Malt, denotes barley prepared for brewing, so as to produce, by fermentation, a potable liquor, known under the different names of Beer, Ale, and Porter.

The operation of malting is performed by steeping any quantity of good barley, newly threshed, in a leaden cistern containing river water, for the space of three or four days, or till the fluid acquires a bright red colour : but a more eligible method is that of changing the water every day, till the grain is sufficiently macerated, so as to slip out of the husk, when compressed between the fingers. It is then removed from the cistern, and laid in heaps to drain for two or three hours, at the end of which it is stirred, and formed into a new heap. In this state, the grain is suffered to lie for more or less than forty hours, till the malt is properly come; during which interval, it will be necessary to examine the bailey at the expiration of 15 or 16 hours, because the grains generally begin to sprout about that time. Within an hour after the roots appear, the heap must be carefully stirred, so that the whole may equally germinate.

The malt is now to be spread out, and repeatedly turned over, for the space of two or three days, in order that it may properly cool; in consequence of which process it becomes mellow, dissolves easily in brewing, and readily parts with the husk. To complete the process of malting, the barley is thrown up into a high heap, where, in the course of 30 hours, it becomes as hot as the hand can bear it, by which both its sweetness and mellowness are improved. Lastly, the malt is dried in a kiln, heated with coke, charcoal, or straw : the intensity of the fire varies according to the colour required ; but, where wood or other vegetable fuel is -m-ployed, such materials ought to be perfectly dry; as otherwise the smoke arising from damp combustibles would greatly injure the grain.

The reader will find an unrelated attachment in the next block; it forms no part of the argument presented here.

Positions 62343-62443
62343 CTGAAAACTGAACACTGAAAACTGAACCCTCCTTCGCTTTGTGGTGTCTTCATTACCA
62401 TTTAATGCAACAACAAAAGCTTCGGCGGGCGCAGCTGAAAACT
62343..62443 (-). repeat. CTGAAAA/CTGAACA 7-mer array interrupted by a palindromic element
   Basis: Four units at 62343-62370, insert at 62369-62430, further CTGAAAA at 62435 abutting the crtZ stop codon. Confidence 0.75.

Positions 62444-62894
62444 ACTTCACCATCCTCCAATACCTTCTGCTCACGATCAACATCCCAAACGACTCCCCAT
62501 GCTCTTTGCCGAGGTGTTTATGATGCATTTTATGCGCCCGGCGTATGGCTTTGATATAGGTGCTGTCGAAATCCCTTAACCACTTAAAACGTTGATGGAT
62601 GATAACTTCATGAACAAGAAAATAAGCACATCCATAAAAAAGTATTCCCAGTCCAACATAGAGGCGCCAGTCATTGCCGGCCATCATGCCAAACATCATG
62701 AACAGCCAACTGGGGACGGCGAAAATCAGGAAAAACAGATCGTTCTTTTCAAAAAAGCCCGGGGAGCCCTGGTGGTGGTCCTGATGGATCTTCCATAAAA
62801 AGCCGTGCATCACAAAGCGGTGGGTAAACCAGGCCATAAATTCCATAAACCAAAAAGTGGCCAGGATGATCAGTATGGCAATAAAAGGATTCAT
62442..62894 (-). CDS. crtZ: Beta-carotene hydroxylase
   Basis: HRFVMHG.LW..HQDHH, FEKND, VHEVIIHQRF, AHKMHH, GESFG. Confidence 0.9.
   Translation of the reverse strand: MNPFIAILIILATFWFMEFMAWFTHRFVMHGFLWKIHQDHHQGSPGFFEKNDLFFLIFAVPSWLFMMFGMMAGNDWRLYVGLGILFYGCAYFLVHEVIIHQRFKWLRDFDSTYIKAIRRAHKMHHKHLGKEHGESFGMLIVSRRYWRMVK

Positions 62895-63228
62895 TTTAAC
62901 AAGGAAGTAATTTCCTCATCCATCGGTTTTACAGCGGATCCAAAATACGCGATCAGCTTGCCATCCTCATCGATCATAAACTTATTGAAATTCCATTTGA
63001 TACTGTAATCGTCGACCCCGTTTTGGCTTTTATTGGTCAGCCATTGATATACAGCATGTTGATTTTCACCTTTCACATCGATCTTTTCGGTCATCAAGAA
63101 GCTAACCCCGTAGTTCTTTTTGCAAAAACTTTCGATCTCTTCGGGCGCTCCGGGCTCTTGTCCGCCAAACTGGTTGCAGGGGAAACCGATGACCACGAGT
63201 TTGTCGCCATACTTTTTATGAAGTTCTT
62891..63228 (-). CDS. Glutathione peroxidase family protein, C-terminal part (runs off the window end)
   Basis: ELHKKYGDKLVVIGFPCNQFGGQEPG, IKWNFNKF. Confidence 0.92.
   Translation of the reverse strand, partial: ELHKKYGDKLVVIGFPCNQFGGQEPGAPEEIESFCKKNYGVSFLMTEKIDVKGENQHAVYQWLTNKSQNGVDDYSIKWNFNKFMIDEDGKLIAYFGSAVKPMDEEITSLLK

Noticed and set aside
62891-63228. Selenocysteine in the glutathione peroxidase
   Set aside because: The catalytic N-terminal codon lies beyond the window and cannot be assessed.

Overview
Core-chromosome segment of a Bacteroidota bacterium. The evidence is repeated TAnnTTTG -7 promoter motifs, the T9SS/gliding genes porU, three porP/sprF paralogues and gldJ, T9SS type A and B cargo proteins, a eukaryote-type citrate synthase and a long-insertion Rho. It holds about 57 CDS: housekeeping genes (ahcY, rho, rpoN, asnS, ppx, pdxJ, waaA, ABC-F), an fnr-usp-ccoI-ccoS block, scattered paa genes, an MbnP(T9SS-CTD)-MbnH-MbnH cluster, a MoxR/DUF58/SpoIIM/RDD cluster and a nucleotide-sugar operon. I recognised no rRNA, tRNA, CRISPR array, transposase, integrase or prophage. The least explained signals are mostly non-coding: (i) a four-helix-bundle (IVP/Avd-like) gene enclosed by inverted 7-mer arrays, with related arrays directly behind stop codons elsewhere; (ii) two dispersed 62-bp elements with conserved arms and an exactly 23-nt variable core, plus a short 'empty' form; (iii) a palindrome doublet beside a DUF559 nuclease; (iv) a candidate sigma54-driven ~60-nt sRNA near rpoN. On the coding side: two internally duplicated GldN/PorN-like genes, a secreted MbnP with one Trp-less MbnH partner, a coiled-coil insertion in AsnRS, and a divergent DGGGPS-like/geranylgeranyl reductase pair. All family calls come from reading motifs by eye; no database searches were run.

In order to determine the quality of malt, a handful of it should be thrown into cold water, where those grains that are imperfectly germinated, will swim with one end upwards (Dr. Darwin supposes with the root end) ; and such as are properly malted, float on their side; whereas sound, ungerminat-ed barley, uniformly sinks in water. Another criterion of good malt is, its agreeable saccharine taste; and, likewise, if the whole contents of the grain easily crumble into powder, and dissolve in the mouth. In short, it ought to be pure, dry, and to emit a strong, though agreeable, odour.